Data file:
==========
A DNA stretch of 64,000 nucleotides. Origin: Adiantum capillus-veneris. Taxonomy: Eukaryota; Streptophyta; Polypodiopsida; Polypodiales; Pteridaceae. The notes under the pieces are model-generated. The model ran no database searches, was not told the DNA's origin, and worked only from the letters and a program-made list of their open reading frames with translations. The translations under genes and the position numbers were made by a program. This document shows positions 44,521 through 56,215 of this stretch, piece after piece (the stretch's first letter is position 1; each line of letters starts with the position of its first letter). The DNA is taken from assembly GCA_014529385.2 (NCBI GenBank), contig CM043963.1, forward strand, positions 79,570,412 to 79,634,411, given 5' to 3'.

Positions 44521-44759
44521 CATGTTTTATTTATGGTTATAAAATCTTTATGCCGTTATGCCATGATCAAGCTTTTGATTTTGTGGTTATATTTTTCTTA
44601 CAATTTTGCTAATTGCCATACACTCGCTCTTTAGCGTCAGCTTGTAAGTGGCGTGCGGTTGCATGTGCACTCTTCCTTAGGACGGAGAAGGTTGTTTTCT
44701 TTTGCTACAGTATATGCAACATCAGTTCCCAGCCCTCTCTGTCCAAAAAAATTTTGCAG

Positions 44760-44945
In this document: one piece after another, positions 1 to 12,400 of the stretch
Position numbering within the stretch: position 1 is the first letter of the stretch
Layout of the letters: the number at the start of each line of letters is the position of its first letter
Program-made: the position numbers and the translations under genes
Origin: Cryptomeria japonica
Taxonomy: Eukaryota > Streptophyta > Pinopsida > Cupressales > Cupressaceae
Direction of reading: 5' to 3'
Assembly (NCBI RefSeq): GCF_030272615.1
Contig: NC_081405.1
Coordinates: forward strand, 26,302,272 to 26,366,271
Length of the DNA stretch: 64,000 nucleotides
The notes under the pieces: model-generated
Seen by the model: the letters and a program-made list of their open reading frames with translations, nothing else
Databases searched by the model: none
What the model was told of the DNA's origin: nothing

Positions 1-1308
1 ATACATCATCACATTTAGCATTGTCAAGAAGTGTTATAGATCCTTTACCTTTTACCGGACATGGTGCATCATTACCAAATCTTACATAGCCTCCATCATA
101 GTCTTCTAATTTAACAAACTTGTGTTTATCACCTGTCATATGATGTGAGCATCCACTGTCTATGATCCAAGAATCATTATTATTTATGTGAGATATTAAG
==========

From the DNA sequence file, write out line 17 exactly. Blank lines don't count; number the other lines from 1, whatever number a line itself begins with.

Length of the DNA stretch: 64,000 nucleotides